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2004 National Delegate Conference
9 June 2004

Conference condemns the government’s failure to tackle the country’s housing crisis.

Conference notes that since May 1997, only 1343 council houses have been built. Futhermore, housing finance rules mean that local authorities are prevented from directly investing in existing council housing in order to bring it up to a decent standard.

The government’s priorities on health and education are being undermined by an incoherent approach to the housing market and in particular social housing. Public service workers are being priced out of the housing market, with schools and hospitals struggling to recruit and retain staff who can no longer afford to live locally. High housing costs are leading to benefit dependency and social exclusion, creating exported costs to other government budgets such as health, education and policing.

The Barker report published in December 2003 revealed a dramatic under supply of housing and in particular affordable social housing, with only 175,000 new homes built in the UK in 2001; the shortage of housing increasing the level of homelessness and private house builders reluctant to develop brown field sites.

Conference believes that the country needs investment in decent, affordable, secure and democratically accountable housing to provide first class homes for all who need them. The country’s political leadership must be made forcefully aware that the continuing failure to provide decent homes for all is fundamentally inhumane, a prime cause of racism and altogether unacceptable.

Conference notes that existing council housing stock has suffered from years of under-investment, a fact recognised by government through its pledge to achieve a decent homes standard for all by 2010 in England, with parallel commitments from the Scottish Executive and the Welsh Assembly. Unfortunately the options available for the vast majority of local authorities to fund such a programme have involved privatisation or part privatisation of the stock or the service through transfer, arms length management organisations or PFI. This has proved deeply unpopular with many authorities and with tenants and has undermined the government’s target.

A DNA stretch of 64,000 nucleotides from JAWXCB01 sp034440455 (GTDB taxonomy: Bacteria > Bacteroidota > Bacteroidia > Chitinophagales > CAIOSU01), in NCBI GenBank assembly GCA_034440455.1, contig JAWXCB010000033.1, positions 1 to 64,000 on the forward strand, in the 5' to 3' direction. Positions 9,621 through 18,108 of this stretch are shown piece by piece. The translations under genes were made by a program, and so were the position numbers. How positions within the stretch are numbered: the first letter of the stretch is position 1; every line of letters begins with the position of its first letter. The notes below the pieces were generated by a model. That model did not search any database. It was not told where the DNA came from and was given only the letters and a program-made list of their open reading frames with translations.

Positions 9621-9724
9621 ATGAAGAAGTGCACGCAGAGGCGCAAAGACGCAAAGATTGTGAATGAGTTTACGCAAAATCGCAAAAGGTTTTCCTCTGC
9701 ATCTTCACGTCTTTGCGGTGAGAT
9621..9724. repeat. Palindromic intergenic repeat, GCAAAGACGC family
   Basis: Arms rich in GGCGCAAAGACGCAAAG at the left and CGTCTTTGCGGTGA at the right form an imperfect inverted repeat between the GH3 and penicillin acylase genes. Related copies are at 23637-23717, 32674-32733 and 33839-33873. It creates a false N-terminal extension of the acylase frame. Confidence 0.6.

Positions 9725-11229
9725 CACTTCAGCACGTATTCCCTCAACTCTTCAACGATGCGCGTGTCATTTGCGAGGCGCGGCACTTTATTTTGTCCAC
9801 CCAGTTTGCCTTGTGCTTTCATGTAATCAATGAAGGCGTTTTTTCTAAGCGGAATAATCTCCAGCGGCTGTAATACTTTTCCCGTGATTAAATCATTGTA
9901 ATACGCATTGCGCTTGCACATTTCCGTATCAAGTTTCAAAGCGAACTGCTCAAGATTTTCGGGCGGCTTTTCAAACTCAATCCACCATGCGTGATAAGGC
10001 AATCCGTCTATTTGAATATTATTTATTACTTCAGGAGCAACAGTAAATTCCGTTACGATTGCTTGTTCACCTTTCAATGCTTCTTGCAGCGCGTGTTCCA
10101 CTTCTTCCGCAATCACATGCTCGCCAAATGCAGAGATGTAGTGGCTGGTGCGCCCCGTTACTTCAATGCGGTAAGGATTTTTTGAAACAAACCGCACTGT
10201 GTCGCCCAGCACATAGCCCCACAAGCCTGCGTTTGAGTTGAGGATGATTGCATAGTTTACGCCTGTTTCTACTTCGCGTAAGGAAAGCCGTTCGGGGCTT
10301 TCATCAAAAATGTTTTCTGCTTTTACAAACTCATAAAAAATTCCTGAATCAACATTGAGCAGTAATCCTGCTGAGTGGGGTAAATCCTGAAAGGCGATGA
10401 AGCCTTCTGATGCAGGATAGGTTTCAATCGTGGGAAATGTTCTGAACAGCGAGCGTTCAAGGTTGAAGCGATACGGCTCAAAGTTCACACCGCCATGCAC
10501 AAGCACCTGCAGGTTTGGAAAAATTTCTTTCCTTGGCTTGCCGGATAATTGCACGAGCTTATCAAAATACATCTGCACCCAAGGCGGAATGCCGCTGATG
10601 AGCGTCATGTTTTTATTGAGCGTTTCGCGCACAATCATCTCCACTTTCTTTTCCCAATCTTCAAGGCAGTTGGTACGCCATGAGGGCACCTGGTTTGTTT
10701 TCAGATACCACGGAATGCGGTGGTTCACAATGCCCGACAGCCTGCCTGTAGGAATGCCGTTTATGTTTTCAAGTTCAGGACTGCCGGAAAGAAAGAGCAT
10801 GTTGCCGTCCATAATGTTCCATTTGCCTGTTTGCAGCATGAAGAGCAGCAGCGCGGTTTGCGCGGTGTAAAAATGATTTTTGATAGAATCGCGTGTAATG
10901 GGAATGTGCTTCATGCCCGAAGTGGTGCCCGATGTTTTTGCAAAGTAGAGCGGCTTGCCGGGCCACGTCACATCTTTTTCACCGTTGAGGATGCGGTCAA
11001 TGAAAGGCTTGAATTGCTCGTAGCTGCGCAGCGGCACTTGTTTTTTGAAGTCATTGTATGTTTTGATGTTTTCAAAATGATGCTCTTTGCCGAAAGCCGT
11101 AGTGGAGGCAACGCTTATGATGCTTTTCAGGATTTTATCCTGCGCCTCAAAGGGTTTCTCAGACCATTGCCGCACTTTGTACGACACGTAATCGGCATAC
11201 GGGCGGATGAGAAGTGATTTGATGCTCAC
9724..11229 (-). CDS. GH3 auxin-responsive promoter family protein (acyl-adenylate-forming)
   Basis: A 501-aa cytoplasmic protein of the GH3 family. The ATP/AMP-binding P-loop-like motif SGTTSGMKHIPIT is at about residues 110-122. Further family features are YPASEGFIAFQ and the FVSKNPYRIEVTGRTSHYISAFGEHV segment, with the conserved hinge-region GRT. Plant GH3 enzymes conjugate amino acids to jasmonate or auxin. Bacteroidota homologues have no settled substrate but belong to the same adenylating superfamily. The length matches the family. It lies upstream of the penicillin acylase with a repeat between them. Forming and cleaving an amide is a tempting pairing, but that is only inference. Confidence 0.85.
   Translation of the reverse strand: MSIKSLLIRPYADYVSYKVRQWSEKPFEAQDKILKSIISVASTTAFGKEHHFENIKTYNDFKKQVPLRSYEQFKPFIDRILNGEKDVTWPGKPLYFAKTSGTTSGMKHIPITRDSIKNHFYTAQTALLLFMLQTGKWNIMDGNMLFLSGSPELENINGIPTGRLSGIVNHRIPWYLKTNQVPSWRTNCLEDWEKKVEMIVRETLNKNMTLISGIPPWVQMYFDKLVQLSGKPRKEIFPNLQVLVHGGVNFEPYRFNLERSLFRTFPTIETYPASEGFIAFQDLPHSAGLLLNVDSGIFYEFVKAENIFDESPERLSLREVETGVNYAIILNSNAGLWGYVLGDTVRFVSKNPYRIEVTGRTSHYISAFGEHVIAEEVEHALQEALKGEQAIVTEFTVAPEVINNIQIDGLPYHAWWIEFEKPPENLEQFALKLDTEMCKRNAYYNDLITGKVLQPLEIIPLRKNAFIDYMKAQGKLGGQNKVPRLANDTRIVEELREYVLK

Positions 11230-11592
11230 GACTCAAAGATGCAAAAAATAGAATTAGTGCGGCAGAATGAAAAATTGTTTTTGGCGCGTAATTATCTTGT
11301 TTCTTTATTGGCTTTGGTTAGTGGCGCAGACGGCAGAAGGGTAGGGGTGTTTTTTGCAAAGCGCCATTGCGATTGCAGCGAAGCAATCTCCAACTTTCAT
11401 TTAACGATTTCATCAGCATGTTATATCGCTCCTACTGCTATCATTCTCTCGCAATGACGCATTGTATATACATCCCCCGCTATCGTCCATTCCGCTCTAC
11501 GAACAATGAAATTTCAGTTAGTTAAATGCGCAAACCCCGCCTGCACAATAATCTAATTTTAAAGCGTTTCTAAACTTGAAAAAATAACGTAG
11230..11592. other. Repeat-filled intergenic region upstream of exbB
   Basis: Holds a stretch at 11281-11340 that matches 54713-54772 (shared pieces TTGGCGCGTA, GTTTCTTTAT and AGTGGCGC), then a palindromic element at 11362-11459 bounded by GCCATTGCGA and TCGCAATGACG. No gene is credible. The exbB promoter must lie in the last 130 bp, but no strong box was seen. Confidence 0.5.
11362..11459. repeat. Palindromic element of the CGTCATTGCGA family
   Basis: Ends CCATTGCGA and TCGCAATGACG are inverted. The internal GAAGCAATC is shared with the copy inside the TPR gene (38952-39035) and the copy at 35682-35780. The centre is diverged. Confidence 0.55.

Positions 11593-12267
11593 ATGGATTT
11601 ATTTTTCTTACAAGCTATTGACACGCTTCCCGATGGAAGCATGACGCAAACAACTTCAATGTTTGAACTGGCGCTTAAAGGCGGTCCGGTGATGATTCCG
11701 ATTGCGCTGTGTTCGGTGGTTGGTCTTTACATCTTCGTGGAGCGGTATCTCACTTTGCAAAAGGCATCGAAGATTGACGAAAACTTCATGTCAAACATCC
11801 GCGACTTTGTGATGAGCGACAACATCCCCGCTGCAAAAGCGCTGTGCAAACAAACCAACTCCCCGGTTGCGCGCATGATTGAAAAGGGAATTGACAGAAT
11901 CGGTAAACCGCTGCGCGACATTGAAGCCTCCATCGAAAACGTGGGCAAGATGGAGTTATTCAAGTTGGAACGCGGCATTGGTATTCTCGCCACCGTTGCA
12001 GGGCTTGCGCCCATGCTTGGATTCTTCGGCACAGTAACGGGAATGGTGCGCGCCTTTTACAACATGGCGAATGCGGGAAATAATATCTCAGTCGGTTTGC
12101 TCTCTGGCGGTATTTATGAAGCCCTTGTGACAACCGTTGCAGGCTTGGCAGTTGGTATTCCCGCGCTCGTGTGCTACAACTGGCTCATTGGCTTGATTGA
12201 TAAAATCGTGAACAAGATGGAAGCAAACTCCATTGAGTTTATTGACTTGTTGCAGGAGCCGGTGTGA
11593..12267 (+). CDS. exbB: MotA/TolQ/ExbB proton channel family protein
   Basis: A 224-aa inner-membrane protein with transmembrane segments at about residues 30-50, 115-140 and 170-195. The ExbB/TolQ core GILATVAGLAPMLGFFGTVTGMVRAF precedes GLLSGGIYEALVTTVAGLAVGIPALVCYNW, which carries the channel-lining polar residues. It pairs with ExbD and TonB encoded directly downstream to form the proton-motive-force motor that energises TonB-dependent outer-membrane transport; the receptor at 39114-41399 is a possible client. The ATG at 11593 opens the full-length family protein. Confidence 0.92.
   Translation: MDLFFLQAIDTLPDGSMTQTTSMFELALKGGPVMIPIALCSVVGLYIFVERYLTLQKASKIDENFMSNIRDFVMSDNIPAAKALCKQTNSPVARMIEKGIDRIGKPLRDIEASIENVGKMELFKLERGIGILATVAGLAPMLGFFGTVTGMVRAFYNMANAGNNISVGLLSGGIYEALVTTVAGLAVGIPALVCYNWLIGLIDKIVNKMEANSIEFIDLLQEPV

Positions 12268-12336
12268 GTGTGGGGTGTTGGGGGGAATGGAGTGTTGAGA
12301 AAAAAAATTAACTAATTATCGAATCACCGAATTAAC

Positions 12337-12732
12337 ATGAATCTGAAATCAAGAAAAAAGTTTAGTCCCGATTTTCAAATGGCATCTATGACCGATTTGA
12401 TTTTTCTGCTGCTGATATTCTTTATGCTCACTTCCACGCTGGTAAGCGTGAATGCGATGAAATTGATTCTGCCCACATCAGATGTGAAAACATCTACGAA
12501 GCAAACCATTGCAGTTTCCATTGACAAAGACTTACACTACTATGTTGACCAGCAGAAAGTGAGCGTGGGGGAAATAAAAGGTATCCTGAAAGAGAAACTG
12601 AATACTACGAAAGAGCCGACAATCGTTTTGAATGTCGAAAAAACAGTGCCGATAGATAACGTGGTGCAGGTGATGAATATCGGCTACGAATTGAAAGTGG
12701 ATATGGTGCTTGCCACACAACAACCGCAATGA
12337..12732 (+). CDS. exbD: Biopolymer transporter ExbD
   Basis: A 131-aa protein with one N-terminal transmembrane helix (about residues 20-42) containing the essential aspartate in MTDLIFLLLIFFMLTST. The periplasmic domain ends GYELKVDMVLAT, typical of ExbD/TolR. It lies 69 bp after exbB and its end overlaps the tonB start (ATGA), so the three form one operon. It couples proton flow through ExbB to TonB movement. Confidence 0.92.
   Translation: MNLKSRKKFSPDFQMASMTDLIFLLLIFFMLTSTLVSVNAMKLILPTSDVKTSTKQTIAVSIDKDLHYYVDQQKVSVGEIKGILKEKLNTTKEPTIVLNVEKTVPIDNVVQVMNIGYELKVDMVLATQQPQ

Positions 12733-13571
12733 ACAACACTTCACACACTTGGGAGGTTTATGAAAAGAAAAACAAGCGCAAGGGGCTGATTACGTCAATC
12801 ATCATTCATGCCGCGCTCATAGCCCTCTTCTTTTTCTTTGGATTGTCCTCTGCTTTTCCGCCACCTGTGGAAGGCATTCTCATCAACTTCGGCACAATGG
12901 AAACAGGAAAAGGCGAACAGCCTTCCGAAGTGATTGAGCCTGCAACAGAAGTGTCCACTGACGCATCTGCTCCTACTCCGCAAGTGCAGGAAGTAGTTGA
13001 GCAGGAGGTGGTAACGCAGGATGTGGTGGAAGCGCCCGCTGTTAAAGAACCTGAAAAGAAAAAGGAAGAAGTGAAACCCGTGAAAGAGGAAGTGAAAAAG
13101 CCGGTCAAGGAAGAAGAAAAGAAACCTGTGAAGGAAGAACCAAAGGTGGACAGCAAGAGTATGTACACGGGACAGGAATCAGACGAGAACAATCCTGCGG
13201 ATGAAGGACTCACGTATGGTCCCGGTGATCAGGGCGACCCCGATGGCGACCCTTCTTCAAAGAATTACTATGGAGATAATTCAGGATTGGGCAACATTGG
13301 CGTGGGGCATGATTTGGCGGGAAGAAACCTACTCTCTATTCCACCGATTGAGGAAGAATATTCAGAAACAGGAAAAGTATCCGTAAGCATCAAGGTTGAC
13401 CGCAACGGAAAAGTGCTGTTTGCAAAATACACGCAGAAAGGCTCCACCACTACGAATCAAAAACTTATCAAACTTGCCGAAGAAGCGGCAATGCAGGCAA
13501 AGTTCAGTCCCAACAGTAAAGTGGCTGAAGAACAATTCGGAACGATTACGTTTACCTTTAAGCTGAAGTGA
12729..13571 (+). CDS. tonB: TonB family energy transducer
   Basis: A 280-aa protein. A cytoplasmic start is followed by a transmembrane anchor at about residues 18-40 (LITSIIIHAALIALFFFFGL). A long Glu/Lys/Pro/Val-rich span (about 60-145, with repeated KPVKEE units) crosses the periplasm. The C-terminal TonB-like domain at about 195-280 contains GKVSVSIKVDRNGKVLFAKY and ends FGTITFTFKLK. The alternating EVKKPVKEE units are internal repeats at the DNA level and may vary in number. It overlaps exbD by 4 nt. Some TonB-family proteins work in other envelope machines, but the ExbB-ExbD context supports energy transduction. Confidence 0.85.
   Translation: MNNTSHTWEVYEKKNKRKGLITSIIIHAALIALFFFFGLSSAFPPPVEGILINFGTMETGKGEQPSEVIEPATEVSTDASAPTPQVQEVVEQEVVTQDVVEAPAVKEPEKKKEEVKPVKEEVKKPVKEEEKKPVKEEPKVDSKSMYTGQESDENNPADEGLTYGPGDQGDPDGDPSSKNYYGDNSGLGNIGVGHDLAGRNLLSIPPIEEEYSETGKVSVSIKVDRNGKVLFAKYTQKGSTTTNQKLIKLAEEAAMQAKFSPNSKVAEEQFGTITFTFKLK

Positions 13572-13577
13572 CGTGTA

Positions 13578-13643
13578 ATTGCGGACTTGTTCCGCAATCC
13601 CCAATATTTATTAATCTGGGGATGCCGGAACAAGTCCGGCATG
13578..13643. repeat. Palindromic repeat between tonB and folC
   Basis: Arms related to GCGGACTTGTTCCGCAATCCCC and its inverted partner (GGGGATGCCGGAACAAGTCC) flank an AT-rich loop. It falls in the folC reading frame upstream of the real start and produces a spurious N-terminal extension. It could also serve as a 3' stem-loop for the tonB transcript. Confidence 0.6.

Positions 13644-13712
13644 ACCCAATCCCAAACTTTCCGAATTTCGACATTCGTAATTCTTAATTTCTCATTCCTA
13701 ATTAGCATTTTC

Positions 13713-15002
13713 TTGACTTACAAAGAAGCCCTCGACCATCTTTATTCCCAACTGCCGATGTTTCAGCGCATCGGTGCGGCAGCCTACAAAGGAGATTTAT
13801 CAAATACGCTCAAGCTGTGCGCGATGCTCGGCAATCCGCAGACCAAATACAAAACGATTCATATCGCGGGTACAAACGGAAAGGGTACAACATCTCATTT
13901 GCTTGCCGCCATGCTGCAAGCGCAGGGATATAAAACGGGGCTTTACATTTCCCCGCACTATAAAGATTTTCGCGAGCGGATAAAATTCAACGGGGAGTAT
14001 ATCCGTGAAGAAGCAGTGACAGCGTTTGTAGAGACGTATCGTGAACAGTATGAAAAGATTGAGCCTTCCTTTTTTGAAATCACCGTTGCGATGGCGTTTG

Successive pieces of research, including a national audit office report, have shown that these options are more expensive or far lengthier in process than direct investment by local authorities themselves. Conference applauds the work done so far by UNISON in raising the call for a direct investment allowance on the top of the housing agenda. This formed the core of UNISON’s submission to the ODPM select committee on decent homes in England and has been taken up by a number of prominent organisations, including the parliamentary council housing group.

Conference believes that:

1)the present ideological obsession with pressuring councils to get rid of the housing stock they have built up over the years to serve the needs of local people is doctrinaire, inefficient and more expensive than council control;

2)council housing can pay for itself, but privatisation requires subsidy through council housing revenue account and general funds, huge debt write-offs, gap funding, private finance credits and substantial fees for consultants, estimated by the Audit Office at £435 per house;

3)stock transfers, PFI and Arms Length Management Organisations (ALMO) reduce tenant participation and local democracy, and does not produce any real increase in tenant satisfaction.